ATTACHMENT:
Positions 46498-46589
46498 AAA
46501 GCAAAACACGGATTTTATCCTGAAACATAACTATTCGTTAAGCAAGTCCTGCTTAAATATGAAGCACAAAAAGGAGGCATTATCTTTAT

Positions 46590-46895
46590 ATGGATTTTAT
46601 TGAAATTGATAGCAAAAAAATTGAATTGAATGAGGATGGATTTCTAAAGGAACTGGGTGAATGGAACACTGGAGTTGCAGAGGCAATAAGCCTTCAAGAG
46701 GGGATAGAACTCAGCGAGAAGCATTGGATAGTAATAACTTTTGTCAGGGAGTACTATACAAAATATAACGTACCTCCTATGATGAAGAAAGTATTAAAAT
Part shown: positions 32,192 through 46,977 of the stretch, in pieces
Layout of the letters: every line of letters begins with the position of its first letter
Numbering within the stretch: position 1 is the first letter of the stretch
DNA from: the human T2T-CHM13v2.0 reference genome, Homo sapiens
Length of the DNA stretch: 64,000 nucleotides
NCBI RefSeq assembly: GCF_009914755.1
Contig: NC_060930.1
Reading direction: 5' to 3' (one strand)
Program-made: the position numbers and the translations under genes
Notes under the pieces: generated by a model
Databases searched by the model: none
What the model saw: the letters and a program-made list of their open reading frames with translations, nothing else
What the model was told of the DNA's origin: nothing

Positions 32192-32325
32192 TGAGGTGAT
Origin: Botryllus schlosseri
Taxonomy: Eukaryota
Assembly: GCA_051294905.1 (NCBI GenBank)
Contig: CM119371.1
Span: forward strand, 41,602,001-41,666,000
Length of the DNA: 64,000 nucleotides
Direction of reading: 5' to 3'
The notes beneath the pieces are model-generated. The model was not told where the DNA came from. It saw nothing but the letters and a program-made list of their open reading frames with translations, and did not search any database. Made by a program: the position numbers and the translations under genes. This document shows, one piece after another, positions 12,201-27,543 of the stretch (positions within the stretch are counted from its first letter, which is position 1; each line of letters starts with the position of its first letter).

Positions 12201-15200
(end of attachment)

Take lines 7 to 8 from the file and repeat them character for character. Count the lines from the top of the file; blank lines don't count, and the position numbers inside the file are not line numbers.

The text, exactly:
46701 GGGATAGAACTCAGCGAGAAGCATTGGATAGTAATAACTTTTGTCAGGGAGTACTATACAAAATATAACGTACCTCCTATGATGAAGAAAGTATTAAAAT
Part shown: positions 32,192 through 46,977 of the stretch, in pieces